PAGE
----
New Rules Will Make E-Waste Recycling More Organised

Companies will now be accountable for the disposal of electronic waste while bringing the end-consumer on board

Published: May 10, 2012
New Rules Will Make E-Waste Recycling More Organised
Image: Krishnendu Halder/Reuters

The new rules issued by the Ministry of Environment and Forests (MoEF) on May 1, 2012, for the disposal of electronic waste (e-waste) is a welcome relief for an industry that is organised for businesses and unorganised for the individual consumer.   

Many vendors exist to handle largescale e-waste, and they say less than one percent of their business comes from individual consumers. This ruling has got the industry wondering how it will get the consumer on board.

Currently, the Central Pollution Control Board has said that India is expected to exceed 8 lakh tonnes of e-waste this year, which is double of what it was last year. Industry estimates say 70 percent of e-waste generated is from businesses and 30 percent from consumers. While businesses have organised forms of disposing their e-waste, the challenge that lies ahead is the consumer. Here is where the new rules could make a difference if seriously implemented.

The 2011-2012 annual report of the MoEF says, “Producers are required to set up collection systems and meet the costs involved in the environmentally sound management of e-waste generated from the ‘end of life’ of their own products.”

These rules call the producer to have an Extended Producer Responsibility (EPR). Now, producers are supposed to bear the cost of creating awareness among its customers as well as disposing their products in an environmentally-friendly manner. This goes above and beyond their current role of being with the customer until the warranty period expires.

Companies like Dell India have had programmes in place where a free pick up of the product along with free recycling is provided to customers who ask for it. Upasana Choudhry, environmental manager, HP India, says: “In 2011, we have had 1,821 enterprise consumer touch points across 150 cities using our e-waste pick-up option. We have been working towards expansion of the programme to include more cities and setting up more drop-off locations to achieve coverage over 20 states.”

But one challenge here is that the onus of getting the product recycled still rests on the consumer, and the temptation of selling it to the technology raddiwalla and making a little money does exist. This poses trouble for both the manufacturer and the environment as the responsibility of the end-of-life cycle rests on the manufacturer’s shoulder, not the consumer, and the raddiwalla may not dispose of it in a scientific manner.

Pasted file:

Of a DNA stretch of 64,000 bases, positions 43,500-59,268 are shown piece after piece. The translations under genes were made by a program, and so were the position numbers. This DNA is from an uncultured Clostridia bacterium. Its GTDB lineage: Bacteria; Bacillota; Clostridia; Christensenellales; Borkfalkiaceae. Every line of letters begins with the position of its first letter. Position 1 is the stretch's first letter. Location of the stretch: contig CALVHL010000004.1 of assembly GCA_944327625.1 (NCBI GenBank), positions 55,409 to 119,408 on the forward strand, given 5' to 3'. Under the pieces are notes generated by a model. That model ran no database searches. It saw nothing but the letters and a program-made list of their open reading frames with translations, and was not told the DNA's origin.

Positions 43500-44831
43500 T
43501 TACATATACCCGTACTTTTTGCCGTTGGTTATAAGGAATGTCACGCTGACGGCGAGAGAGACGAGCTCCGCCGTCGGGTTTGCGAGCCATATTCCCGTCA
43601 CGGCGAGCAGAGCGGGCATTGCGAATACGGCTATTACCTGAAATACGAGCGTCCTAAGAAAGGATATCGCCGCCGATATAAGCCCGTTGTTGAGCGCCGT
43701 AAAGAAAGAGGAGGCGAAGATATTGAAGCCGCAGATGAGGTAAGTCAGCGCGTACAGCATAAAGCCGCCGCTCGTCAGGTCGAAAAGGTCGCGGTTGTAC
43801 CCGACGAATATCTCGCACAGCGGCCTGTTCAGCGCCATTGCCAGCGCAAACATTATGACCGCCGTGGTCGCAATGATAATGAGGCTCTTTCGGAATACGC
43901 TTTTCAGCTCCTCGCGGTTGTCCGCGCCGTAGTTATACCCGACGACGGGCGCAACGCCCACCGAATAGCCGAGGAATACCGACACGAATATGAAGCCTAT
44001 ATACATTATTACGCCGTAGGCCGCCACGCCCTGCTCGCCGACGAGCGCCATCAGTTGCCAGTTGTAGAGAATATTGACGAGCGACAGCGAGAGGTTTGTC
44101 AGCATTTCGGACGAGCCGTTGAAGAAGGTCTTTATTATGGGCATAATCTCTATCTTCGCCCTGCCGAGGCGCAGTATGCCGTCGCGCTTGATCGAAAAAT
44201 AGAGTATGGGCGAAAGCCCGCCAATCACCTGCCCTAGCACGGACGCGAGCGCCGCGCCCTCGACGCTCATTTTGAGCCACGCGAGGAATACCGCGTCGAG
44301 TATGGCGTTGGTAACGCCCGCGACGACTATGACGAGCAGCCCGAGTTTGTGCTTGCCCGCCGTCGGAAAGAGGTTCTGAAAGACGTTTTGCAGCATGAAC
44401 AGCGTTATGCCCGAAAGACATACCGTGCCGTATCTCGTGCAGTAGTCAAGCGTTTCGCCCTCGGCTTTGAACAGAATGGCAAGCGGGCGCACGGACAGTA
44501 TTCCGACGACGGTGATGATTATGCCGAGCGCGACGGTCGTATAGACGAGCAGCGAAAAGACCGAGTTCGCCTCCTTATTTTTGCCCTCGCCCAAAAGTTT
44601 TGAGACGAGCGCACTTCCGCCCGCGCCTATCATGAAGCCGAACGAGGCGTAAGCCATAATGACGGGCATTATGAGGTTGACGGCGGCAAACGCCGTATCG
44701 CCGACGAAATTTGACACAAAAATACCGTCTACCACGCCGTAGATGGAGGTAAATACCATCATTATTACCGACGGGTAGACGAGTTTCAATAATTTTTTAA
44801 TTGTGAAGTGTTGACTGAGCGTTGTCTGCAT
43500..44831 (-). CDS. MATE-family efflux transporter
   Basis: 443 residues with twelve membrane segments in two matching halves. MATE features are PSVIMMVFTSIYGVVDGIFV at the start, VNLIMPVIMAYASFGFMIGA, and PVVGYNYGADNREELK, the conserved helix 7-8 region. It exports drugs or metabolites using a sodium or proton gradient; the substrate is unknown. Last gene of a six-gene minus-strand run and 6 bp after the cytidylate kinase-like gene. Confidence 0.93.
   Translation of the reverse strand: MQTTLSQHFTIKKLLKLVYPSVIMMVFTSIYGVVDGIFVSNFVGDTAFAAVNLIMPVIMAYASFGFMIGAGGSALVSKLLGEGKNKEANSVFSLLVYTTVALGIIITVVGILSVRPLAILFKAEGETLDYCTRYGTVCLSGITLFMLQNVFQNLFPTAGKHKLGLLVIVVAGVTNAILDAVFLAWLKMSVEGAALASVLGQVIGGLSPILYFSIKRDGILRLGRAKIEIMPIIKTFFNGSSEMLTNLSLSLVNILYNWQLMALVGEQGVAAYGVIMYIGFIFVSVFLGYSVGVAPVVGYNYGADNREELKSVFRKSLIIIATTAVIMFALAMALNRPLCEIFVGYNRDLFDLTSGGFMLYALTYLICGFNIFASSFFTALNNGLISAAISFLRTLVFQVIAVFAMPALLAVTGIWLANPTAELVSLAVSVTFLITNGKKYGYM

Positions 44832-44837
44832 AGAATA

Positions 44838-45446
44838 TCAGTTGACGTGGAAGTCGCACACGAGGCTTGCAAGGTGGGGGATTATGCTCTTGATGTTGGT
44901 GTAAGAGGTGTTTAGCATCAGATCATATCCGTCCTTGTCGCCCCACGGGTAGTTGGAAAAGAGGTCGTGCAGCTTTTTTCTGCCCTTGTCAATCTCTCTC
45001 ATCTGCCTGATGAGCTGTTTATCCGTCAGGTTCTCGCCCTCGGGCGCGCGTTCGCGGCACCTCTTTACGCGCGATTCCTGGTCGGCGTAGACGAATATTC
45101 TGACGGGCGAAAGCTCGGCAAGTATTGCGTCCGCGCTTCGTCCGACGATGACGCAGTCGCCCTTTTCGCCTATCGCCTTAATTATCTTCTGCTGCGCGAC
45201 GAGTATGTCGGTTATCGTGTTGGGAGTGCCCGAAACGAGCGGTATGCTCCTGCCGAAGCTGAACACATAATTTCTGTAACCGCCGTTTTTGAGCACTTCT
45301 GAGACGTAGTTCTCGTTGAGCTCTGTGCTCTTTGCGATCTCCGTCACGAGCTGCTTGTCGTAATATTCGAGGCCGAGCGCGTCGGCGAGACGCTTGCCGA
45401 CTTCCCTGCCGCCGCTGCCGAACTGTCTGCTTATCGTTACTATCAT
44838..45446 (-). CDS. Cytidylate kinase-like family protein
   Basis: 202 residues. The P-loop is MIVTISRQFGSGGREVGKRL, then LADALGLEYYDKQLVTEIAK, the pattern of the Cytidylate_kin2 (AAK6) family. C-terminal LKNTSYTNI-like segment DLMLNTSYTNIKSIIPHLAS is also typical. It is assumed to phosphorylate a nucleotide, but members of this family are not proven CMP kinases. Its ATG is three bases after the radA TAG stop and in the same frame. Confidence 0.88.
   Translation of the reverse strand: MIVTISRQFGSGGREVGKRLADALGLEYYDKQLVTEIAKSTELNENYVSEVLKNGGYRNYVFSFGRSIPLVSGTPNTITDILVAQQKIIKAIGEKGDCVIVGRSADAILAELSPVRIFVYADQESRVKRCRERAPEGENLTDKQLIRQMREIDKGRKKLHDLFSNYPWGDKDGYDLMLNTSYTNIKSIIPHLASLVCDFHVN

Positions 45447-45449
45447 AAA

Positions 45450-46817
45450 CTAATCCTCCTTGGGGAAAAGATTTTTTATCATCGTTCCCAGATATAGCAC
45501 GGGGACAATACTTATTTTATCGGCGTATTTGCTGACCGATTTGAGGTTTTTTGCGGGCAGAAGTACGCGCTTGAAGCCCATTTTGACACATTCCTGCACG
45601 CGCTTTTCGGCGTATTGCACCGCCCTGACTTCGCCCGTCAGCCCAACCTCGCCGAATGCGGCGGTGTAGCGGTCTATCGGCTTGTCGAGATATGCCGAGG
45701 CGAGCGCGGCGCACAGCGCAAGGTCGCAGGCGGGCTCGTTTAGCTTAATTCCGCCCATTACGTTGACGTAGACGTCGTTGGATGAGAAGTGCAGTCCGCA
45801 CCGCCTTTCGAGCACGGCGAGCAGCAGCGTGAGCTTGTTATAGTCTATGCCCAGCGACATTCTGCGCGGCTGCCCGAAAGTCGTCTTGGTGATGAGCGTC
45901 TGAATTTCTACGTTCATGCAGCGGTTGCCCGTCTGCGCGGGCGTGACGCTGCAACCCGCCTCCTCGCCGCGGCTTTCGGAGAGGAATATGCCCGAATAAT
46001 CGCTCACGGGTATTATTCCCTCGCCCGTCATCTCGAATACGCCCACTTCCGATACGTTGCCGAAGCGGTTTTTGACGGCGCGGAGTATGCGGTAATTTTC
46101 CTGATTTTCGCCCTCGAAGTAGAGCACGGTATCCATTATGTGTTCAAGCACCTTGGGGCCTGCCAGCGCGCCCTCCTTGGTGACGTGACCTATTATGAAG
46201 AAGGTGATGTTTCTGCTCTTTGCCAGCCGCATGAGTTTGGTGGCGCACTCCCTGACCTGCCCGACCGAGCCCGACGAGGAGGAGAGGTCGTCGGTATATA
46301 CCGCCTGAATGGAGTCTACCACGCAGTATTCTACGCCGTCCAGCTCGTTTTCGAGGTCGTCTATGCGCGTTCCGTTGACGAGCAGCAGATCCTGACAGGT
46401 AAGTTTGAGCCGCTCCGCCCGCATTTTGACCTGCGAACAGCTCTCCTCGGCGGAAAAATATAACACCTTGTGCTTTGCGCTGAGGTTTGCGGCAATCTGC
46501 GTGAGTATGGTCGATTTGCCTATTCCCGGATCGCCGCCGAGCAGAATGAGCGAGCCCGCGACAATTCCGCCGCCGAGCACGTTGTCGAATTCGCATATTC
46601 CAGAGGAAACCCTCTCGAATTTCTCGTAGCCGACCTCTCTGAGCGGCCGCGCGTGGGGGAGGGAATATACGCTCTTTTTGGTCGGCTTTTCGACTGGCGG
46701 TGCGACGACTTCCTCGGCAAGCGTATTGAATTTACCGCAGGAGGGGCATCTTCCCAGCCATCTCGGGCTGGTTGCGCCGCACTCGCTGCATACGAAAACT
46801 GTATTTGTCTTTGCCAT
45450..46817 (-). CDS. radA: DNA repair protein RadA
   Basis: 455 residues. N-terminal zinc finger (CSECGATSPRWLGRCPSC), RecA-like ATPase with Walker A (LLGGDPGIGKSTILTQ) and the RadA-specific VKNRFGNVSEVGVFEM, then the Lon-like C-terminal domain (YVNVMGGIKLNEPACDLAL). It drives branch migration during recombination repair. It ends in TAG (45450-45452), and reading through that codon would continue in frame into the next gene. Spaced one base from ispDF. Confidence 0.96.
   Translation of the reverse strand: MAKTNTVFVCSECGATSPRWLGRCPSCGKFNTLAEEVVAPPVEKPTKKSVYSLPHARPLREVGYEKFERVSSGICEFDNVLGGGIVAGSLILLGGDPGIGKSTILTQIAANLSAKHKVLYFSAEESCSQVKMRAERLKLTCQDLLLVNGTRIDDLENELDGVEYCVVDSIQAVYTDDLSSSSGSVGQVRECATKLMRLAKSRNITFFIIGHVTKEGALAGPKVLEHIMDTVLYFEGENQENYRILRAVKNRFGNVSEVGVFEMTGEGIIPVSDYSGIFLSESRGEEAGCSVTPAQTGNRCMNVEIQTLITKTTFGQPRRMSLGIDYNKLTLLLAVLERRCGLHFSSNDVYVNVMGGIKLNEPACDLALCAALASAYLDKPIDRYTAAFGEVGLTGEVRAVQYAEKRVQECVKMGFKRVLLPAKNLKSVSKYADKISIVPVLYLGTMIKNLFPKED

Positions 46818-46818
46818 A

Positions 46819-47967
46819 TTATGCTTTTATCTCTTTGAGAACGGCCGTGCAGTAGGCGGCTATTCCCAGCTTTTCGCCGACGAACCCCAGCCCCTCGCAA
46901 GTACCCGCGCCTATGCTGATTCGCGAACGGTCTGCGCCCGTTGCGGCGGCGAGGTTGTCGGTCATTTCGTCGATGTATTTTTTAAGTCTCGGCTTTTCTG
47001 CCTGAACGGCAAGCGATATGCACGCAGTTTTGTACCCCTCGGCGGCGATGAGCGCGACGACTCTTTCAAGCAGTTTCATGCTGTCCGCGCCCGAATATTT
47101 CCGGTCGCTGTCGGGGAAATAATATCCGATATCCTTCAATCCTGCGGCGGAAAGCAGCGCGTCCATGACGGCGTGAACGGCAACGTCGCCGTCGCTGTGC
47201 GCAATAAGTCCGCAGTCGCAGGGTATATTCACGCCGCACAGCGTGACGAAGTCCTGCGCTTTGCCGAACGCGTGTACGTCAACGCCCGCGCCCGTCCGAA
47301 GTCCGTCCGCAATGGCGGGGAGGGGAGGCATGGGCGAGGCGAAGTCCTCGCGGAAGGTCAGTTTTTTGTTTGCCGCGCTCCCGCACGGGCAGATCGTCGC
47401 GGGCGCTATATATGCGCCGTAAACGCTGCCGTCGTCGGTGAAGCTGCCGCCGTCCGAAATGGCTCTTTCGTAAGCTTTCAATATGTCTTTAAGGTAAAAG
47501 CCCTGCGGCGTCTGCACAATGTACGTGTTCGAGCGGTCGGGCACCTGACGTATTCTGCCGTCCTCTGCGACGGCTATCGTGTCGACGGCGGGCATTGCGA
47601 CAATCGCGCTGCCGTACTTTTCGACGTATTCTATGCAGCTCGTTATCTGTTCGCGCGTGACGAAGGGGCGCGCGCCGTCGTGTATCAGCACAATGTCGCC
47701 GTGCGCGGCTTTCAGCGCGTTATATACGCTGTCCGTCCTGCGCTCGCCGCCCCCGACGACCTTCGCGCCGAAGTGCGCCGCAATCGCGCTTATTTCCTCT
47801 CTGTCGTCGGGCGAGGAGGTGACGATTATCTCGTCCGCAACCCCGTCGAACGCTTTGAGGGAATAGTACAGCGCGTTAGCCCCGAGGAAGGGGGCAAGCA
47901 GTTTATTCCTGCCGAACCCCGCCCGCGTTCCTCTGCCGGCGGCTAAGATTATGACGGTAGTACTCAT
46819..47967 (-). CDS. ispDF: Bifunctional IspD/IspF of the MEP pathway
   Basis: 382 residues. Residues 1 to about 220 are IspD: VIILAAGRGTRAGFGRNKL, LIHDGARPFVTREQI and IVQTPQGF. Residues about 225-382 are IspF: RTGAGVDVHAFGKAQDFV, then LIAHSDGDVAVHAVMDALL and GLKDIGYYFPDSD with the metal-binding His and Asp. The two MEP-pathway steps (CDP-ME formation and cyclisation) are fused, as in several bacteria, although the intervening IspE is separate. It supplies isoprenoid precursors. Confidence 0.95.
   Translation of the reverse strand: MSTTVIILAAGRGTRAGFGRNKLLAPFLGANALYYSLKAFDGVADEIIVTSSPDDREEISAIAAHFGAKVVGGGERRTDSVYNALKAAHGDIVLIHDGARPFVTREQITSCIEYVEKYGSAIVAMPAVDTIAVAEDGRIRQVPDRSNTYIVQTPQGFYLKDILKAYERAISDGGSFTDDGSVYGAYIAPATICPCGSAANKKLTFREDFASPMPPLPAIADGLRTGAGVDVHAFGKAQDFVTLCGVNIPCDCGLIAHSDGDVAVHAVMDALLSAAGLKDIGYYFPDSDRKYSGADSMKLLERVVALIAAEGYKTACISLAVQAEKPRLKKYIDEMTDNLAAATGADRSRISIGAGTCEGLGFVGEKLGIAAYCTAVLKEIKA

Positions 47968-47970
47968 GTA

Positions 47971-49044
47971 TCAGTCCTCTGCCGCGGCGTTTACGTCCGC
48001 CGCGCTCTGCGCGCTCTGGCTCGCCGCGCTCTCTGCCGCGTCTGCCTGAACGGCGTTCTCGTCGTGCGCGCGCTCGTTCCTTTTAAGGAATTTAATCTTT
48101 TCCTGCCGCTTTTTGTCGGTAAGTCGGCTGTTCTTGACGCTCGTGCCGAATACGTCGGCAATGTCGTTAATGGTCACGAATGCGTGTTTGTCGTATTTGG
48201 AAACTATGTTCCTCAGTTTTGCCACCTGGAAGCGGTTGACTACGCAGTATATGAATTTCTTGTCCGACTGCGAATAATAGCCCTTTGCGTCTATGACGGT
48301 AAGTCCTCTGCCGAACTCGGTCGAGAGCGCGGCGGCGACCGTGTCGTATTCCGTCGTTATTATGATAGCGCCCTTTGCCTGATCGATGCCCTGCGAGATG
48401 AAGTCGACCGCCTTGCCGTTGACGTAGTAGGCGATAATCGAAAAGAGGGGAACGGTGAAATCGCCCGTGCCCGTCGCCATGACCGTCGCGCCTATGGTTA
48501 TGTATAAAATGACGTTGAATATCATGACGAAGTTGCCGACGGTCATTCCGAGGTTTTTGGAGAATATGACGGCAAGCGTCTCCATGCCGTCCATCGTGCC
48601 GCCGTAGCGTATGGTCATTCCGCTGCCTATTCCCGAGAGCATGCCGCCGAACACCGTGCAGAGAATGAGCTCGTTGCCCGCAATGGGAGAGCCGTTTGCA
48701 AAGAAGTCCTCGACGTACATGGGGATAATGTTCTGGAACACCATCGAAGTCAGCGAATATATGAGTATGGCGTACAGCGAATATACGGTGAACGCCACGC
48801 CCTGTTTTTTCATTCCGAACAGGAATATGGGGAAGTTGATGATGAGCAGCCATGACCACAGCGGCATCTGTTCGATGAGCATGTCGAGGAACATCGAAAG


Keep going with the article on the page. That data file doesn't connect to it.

Nitin Gupta, co-founder & CEO, Attero Recyling , an e-waste recycling firm that has received funds form private equity players, has one solution. He says, “Customers in Europe pay a fee for recycling to the company, which covers any marketing costs the company bears towards promoting recycling and selling it to the firm that will dispose of the product.” The key is to incentivise the customer to ensure e-waste is managed well as not everyone is convinced that consumers contribute only 30 percent to India’s e-waste.

“I feel it is more than 30 percent,” says Priti Mahesh, project manager, Toxi Links , an NGO, who points out that the only numbers available for any understanding on the e-waste produced are only five years old. These numbers take into account only televisions, mobile phones and computers. The new rules, according to the annual report, now include refrigerators, washing machines and air-conditioners, which was not included in the earlier tabulation of e-waste data. Also, personal consumption is unaccounted for and it may have increased over the years with the introduction of smartphones and tablets and its increasing affordability. Gupta says, “The consumer side may be five times the B2B e-waste market.”

Irrespective of the uncertainty of numbers, the ruling has BK Soni, founder & CMD, Eco Recycling Limited , one of the oldest practitioners of the organised e-waste trade in India, cheering. He broke even only in FY11 after opening shop in 2005. Now, he looks forward to the years ahead and says, “I expect business to double this year because this has been made mandatory, and business should go up five times by FY14.”

While Soni is rejoicing, he is not breaking out the champagne bottle yet as he says it will take true implementation of these rules to make this industry thrive. But with the implementation, three things are definitely going to happen.

One, the government is going to hold companies accountable for e-waste management and handling. This could be a good solution by the government as this will cause companies to spearhead recycling initiatives and drive consumers to become more responsible. Perhaps companies could incentivise customers by offering a 10 percent discount on their next purchase if customers recycled their products. Two, players in the e-waste sector like Soni, who have been on the recycling bandwagon long before the rules came into effect, can look forward to the industry moving from an unorganised to organised sector; at least where the consumer is concerned. Three, if you never knew where to go to get your e-waste recycled, you will know where to go by the end of this year.

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  • Balwant Rai

    e-waste management and handling rules 2011 states that it is not applicable to Micro and small enterprises as defined in the Micro Small and Meduium Enterprise Development Act 2006 (27 of 2006). Does it mean that small and medium industry manufacturing electrical/electronic panes, components, are exempted to abide by this rule or they have to have a contract with authorised recycler for collection?

    on Oct 3, 2012
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